Improvement in storage is actually achieved by thermal stratification; that is, water of a high temperature than the overall mixing temperature can be extracted at the top of the container and water of a lower temperature than the mixing temperature can be drawn off from the bottom to make use even of short isolation periods and thus running the collector at a higher efficiency. In practice, perfect stratification is not possible since the water entering the tank will cause a certain amount of agitation and mixing. Moreover, there would be a certain amount of diffusion from the entering water (to the stored water) before it reaches the appropriate density level. Having obtained good thermal stratification by eliminating mixing, it is equally important to maintain the temperature layers. Due to the heat losses from the surface of the storage tank, the temperature of water near the vertical walls is lower, leading to natural convection currents that destroy the temperature layers. In order to maintain stratification over long time intervals, the tank should be provided with extremely good thermal insulation or with special installations.
As the v of MALI increases the low frequency permittivity shows a further enhancement when compared to the higher frequency data. MALI shows a flat profile in (62) over the high frequency range 10 kHz -1MHz. As the frequency decreases more polarization mechanisms become active and the permittivity increases steadily to ~ 140 at 100 Hz. Below this frequency the permittivity increases sharply which is attributed to free charge carriers migrating to the sample-electrode interfaces.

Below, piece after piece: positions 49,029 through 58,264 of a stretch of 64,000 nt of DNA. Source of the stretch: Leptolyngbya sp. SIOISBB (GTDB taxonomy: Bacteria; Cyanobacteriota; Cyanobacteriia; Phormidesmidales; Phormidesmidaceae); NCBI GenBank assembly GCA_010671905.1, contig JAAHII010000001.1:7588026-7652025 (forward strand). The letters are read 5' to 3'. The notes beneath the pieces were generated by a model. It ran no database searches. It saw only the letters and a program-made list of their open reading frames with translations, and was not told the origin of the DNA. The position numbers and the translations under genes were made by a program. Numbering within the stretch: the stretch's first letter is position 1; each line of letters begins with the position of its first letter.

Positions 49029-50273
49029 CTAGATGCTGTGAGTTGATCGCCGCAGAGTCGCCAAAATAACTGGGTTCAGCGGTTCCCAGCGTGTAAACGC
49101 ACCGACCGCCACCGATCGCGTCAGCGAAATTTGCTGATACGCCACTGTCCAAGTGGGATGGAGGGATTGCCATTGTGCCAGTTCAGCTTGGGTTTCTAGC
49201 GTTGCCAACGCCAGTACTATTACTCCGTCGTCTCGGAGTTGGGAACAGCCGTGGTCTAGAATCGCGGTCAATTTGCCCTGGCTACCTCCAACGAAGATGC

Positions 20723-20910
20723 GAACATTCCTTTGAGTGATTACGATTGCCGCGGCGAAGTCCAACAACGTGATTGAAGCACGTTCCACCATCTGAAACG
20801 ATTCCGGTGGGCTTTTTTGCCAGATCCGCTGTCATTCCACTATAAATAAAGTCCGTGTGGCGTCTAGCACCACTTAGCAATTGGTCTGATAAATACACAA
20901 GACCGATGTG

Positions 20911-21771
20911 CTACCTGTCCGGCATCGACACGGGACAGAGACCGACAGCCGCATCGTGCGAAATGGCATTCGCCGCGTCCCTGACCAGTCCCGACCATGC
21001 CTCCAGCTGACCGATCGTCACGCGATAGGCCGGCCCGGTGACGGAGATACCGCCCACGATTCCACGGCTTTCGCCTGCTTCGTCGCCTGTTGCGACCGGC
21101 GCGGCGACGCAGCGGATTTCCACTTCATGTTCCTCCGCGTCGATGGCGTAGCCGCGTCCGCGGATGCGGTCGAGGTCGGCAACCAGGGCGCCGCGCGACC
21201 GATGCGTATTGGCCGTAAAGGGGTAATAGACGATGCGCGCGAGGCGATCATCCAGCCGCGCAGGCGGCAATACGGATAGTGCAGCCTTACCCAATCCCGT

4 Table 1.1 shows the differences between battery and EC. Battery and EC are different in power limitation, storage mechanism, energy limitation, charge rate, output voltage, life limitation and even in their cycle life limitation. Battery is used in conventional applications due to its high energy. Unlike battery, EC has a higher power density with longer cycle life time. Recent efforts have been focused on the development of EC that has high power density in order to have a better performance and to be used in a high demand application.
The second novel aspect of this study was higher (27%) myoglobin content was observed in the EBHD type I mus- cle fibres when compared with the ND type I fibres. The higher myoglobin concentrations reported in the EBHD group might be the result of a training induced stimulus. Hypoxia coupled with skeletal muscle activation in both humans (Terrados et al. 1990), diving mammals and rodents has been documented to enhance myoglobin concentration in a muscle-specific manner (Dolar et al. 1999; Kanatous et al. 2008; Kanatous and Mammen 2010; Ponganis et al. 2010). Conversely, (1) hypoxic exposure and (2) skeletal muscle activation in normoxic conditions has been shown to impair these adaptive myoglobin responses (Jacobs et al. 1987; Terrados et al. 1990; Masuda et al. 1999). Thus, the higher myoglobin content observed in the type I muscle fibres of the EBHD group might be the result of a complex interplay between skeletal muscle activation and hypoxia.